With all that exercised self-confidence, awareness and connection to your own gut instincts, comes a feeling that you can conquer anything.
Independence – You Can Do Anything on Your Own (and revel in doing so)
I was once told by a male that I was intimidating because I was so independent; I didn’t need anybody else but myself. I took it as a compliment rather than the criticism that was intended, however, it made me sad to think that he obviously wasn’t used to females having such a strong sense of independence and freedom.
I have managed to travel through Africa by public transport on my own, I have spent many days and nights on India’s railway network on my own, I have trekked in the Himalayas on my own and all of this has slowly taught me that, in fact I can do anything on my own if I really want to. That guy was right, I don’t need anybody else.
On my first solo overseas trip, I was anxious to tell people that I was travelling solo because I thought that they would think that I was naïve and that I wouldn’t make it on my own. However, now I revel in telling people that I am in fact solo, to see the doubt on their face excites me, because I know something that they don’t and that is that I will be just fine. And that is the beauty of having so many experiences by yourself because you learn what you are capable of and you find confidence in the things that you can do.
The feeling of absolute freedom that comes from travelling on your own is unbeatable and you learn how precious your independence truly is.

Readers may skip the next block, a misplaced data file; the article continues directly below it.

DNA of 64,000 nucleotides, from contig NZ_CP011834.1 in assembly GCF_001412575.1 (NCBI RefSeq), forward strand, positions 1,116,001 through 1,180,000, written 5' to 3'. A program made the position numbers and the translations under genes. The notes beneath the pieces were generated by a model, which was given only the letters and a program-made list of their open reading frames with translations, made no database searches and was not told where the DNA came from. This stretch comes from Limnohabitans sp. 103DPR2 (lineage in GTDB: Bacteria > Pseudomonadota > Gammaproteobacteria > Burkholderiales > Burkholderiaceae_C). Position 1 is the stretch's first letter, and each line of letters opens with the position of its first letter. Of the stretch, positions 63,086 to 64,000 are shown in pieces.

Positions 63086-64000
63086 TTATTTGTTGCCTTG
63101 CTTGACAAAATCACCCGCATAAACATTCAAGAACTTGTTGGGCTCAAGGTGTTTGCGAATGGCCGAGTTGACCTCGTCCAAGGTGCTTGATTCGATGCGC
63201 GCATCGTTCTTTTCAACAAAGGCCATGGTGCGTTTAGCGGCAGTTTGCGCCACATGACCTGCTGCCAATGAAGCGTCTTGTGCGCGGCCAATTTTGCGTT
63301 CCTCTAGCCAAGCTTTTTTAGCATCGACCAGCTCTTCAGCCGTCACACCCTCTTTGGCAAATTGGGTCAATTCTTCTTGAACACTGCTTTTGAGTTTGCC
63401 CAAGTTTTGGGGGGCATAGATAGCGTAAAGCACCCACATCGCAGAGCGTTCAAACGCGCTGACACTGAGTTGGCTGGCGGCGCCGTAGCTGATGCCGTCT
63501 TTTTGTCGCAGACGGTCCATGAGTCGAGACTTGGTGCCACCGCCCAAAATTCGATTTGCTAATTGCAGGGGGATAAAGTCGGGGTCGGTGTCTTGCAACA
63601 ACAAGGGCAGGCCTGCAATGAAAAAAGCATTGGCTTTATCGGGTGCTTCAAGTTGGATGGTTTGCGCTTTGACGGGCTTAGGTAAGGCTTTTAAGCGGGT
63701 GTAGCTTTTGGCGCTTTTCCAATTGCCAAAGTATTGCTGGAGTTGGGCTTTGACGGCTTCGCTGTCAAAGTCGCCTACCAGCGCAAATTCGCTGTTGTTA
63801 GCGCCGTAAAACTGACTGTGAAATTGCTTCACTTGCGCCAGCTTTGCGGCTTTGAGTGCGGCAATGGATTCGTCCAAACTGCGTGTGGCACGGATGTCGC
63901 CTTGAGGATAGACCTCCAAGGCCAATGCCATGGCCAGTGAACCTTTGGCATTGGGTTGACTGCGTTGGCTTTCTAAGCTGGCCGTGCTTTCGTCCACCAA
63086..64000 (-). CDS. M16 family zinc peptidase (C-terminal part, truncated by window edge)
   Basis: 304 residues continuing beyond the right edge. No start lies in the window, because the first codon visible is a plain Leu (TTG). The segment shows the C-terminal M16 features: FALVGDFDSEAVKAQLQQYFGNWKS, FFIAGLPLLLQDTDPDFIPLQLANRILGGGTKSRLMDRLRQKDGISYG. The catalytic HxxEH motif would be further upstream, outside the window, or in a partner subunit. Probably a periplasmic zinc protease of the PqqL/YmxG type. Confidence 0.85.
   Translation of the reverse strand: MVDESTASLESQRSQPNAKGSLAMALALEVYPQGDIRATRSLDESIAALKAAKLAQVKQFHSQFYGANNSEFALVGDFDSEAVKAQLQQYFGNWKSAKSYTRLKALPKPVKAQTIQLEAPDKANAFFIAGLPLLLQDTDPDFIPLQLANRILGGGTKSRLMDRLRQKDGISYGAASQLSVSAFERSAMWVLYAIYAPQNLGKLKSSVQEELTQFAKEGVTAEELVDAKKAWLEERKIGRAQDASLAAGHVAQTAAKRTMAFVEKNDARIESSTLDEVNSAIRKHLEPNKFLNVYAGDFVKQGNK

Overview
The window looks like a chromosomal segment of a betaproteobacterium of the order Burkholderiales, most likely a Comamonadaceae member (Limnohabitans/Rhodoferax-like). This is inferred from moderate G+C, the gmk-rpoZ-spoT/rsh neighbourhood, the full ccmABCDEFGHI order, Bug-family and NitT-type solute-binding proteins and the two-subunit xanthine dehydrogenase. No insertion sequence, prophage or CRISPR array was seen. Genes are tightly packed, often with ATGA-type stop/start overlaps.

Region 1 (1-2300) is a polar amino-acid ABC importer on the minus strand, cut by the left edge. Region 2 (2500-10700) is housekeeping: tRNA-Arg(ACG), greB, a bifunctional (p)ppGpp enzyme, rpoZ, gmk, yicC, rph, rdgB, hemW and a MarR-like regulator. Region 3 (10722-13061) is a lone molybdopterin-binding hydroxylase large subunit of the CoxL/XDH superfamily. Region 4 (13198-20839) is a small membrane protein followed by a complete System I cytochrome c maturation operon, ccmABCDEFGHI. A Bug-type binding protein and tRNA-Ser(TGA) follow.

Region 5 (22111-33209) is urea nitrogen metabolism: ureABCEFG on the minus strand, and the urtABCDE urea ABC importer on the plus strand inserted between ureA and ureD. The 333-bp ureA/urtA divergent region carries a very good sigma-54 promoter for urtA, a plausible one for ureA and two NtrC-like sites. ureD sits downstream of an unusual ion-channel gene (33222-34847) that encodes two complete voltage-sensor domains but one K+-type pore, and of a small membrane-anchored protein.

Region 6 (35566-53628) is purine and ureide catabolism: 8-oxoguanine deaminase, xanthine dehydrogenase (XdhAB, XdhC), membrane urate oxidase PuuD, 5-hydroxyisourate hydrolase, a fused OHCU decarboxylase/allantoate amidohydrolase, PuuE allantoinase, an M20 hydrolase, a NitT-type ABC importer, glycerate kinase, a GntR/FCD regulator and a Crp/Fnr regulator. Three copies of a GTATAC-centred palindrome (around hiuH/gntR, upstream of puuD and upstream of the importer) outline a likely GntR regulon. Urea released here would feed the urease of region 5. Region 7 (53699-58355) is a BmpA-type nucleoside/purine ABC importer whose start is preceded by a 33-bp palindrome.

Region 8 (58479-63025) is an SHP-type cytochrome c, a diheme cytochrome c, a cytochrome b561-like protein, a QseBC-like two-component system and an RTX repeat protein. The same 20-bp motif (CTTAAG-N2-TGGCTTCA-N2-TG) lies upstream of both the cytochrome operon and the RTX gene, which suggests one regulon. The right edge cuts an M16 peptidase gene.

Being ‘Present’ and Showing Up for All Women
More recently, I’ve discovered the power of being a solo female traveller and being proud of it. In just simply showing up and being present in certain scenes or countries that are considered ‘dangerous’ or not a place for a woman, can help push boundaries and push back on the doubters.
I’ve seen the twisted and confused faces of people in some countries when I’ve had to explain that yes, I was in fact alone… solo… only one. However, I’ve also seen that it can be a lightbulb moment for some, a genuine realisation that a woman can do this too. Even when it’s not a lightbulb moment and I have to walk away knowing that that person thinks that I’m utterly out of my mind, I have hope that maybe the next solo female traveller to come along will convince them otherwise.
In this sense, solo travelling is then just as empowering for all women as a collective movement rather than just internally for yourself. You never know who might be watching and thinking, ‘I didn’t know that was possible’ or ‘maybe I can do that too’. I’ve never forgotten the moment that one of my young female cousins was so impressed that I had managed to carry everything that I needed in a backpack for over a year and then her mum said, “You can do that too one day.”
That’s why it’s important for solo female travellers to be loud and proud, because together we can inspire others to do the same. We should own the fact that maybe using a self-timer on a camera can sometimes be difficult and that some days we want a familiar shoulder to cry on and all we have is our own, because then we can show that we are stronger than everyone who underestimated us.
The numbers of solo female travellers are growing and more and more of us are pushing back the boundaries and normalising the fact that women can also climb mountains and travel across continents and do them alone if they so wish. There will always be people to call us stupid, crazy and even a little lost, but there’s equally many who will say it’s brave, strong and courageous.
My aunty once sent me a quote that said, “Underestimate me, that’ll be fun”, and I’m continuously learning how true that really is.